After our baby boy was placed in our arms, the rest of the world faded away. We were alone in the hospital nursery with just the head nurse checking in to see what we needed, but we could have been on our own little planet. We were so astonished this little creature was ours. He was so wrinkly and furry. All babies have that thin, super fine downy hair covering them, but this kid had thick, luscious award-winning fur from head to toe. Fortunately it was very light in color, or he would have looked like Saquatch. He was three weeks early, so he had these awesome folds and wrinkles of skin basically waiting for baby fat to fill them out. On top of his skin being all wrinkly, it was also quite dry and flaky. It reminded me of a snake shedding its skin. He wee little face was vee-shaped as it too waited for baby fat to round it out. His blue eyes were kind of scrunched closed from labor and were covered in the ointment all babies have applied right after birth. He was absolutely beautiful. Probably not to anyone else, but to us he was perfection.
The nurse was indescribably awesome. She recognized the magnitude of the moment and gave us time to just stare in awe at lil’ Benjamin Button, but she also knew right when to hop in to help. After a few minutes of the staring she suggested doing some skin to skin, or “kangaroo” time. We were all for it of course, we did a lot of it with E and it’s about as bonded as you can be with a new tiny human. It’s sort of a gift you give yourself and your baby, and it feels amazing. However, kangaroo time requires getting nekkid, at least from the waist up, so it felt a little odd at first. It’s different if you’ve given birth. When you give birth, you and shame part ways. Everyone on the L&D floor has seen every part of you unclothed and in the most unglamorous fashion, so whipping open a hospital gown in the presence of God and all creation to kangaroo your new joey is a task completed without hesitation. When you have not just birthed a baby, there is a moment of pause before you start to undress. First of all, I could definitely not blame my leftover tummy pooch on pregnancy. Second of all, our nurse was female, but it still felt a little strange when she handed me my baby as I sat in the rocking chair, wearing only my jeans, shoes and socks with a gown draped over us. Any awkwardness I felt quickly faded as I clutched my boy to my heart and, within seconds, began to hear his heartbeat keeping time with mine. I felt as connected to my baby boy as if I’d been the one to carry him for nine months.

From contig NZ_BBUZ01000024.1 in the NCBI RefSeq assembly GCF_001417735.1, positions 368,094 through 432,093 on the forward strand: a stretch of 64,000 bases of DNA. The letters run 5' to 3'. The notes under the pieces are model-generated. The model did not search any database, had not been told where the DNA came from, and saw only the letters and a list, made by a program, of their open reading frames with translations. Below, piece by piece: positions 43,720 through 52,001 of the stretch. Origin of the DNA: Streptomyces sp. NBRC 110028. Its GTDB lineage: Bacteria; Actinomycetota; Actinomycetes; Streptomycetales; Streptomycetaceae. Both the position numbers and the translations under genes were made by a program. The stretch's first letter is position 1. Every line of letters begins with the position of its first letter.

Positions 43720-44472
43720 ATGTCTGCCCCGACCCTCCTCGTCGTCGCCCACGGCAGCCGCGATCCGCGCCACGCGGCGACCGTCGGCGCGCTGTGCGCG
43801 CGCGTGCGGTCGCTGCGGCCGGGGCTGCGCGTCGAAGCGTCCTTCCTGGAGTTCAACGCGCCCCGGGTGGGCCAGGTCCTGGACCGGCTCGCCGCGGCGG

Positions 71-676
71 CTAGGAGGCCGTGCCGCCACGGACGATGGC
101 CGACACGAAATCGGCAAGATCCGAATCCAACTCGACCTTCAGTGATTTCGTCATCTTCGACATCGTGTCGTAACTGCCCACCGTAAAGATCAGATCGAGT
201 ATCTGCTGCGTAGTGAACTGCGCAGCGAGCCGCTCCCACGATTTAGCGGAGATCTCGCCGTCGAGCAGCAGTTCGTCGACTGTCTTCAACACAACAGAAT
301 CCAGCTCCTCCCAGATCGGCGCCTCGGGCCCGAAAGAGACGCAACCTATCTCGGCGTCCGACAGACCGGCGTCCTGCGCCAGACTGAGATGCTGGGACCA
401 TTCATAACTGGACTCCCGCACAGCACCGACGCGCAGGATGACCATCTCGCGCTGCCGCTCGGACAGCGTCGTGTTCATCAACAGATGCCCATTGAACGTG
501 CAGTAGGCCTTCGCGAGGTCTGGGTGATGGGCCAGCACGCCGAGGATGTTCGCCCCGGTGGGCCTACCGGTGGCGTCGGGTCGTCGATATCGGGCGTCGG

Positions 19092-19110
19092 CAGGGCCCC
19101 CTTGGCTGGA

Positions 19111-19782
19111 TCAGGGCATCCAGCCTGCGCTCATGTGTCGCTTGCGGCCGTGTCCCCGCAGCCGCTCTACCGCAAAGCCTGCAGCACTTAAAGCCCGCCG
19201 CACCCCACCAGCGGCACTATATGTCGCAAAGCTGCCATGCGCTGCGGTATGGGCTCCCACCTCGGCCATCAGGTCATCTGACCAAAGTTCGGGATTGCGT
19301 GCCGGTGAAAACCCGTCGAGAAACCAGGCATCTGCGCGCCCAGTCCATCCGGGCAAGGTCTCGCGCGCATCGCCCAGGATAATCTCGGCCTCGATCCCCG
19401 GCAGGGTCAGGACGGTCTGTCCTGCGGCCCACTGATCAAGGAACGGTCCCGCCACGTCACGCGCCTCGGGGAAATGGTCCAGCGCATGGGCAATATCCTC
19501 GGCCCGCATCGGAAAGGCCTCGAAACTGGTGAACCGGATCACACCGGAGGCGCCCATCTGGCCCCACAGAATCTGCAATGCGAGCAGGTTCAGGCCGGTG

We stayed in the nursery for quite a while. I know this because my phone was dinging with a new text every three seconds from my parents, who understandably wanted an update. I knew they were incredibly anxious and I feared they would interpret my silence as another heartbreak. Unfortunately, we were in a brick encased nursery within a brick encased building in a location that already had poor cell reception. Communication back out was impossible from this place. I could receive delayed texts, but that was it. The hubs was having issues of his own, having chosen to wait until making sure this baby was ours for real before calling his mother. Now that we knew, he was dying to call and tell her but there was no way to do it.